Penzance stands on the shores of Mount’s Bay at the far western end of Cornwall. Penzance has plenty of good shops, cafes, pubs and restaurants. Its main thoroughfare is Market Jew Street, a busy shopping street that connects with the harbour area through the Wharfside Shopping Centre. The Causewayhead is worth a visit, as is Chapel Street, an ancient thoroughfare that winds down to the seafront between handsome buildings and specialist shops.
Subtropical Morrab Gardens flourish in Penzance’s sunny aspect and mild climate. Each June the Golowan Festival celebrates the Celtic traditions of West Cornwall in spectacular style. On the outskirts of town are Treriefe and Trengwainton (NT) gardens from where gentle slopes rise steadily to the heather moorland homes of Neolithic Bronze Age man.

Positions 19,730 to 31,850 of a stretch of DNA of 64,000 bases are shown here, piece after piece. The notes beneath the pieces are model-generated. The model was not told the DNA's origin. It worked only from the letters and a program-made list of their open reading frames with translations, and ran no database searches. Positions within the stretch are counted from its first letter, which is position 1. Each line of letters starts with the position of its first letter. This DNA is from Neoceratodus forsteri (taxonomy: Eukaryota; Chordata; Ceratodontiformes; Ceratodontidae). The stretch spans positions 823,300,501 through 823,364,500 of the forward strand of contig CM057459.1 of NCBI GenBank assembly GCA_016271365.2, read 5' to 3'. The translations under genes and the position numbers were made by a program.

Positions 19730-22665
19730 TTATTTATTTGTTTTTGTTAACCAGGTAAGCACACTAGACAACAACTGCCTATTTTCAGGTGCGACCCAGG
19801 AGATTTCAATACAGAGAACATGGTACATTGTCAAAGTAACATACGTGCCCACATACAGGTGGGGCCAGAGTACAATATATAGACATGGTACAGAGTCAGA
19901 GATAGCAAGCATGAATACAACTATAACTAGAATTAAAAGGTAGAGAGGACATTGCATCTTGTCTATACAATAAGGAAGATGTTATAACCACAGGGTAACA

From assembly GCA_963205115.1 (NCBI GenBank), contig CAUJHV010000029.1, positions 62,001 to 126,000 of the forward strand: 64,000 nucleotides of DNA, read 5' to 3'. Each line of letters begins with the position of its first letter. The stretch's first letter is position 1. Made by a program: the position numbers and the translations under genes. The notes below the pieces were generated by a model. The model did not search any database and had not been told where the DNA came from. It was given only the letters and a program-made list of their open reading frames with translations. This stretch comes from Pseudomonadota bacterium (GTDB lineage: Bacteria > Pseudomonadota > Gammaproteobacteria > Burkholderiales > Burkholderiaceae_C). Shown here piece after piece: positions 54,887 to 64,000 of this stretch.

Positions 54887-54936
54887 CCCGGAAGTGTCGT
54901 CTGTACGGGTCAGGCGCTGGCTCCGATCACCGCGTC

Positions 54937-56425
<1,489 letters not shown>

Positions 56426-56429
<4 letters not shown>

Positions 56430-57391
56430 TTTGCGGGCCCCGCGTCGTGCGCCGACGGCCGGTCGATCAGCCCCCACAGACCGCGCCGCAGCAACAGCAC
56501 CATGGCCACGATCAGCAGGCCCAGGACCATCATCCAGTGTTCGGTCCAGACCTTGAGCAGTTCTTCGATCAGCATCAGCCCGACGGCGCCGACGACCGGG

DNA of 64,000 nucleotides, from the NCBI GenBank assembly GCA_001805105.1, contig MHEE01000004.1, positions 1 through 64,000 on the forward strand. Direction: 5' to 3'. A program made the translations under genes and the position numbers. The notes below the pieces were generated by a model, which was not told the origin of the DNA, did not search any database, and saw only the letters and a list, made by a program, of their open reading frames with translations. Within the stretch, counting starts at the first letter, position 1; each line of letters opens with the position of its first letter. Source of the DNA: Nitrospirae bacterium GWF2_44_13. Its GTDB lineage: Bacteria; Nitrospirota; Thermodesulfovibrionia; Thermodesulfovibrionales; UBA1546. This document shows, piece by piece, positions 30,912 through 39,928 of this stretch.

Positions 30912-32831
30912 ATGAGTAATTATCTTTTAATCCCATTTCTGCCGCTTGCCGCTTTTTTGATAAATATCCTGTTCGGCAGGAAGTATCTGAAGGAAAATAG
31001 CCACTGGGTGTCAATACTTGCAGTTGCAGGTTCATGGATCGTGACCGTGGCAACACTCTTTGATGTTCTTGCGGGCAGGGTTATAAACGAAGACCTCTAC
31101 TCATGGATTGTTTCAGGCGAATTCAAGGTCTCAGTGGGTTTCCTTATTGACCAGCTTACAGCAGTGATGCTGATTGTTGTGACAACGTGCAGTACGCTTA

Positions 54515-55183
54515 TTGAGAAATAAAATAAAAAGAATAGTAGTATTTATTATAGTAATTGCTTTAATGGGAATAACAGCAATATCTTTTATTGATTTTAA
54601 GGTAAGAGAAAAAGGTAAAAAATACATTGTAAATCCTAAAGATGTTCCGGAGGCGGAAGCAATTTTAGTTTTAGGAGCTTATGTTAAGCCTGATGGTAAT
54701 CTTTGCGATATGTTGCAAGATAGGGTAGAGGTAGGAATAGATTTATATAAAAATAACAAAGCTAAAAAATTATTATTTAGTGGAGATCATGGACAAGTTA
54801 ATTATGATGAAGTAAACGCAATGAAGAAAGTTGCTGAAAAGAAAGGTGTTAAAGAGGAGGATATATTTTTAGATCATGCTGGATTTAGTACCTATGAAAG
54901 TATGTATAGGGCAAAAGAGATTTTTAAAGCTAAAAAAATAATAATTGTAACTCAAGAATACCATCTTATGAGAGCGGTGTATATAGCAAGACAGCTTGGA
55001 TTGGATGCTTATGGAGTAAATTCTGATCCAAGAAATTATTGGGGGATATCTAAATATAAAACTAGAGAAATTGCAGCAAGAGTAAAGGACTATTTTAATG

Penzance is the stepping off point for flights or ferries to the Isles of Scilly.
Things to see and do
* St Michael's Mount
* Trengwainton Garden (National Trust),
* Penlee House Gallery and Museum
* Newlyn Art Gallery
* Land's End
Cruise Season – March to Nov
Currency – Pound Sterling (GDP)
Language – English
Land Area – 3,563 sq km Cornwall
Population – 19,000
Electricity – British-style plug with two flat blades and one flat grounding blade
Time –GMT plus zero hours
International Country Telephone Code – +44
Port Location – The Penzance harbor is a short distance from the town.
Transport Links – Penzance has an airport, heliport and main line railway terminus with daily train and coach services to destinations throughout Britain + an overnight sleeper train to London. Ferry services by air and sea operate between the town and the Isles of Scilly.
Local bus services are centred on Penzance with frequent services on routes to all outlying areas, while taxis are available from Penzance station or on call. Car rental and cycle hire allow for independant touring in the area.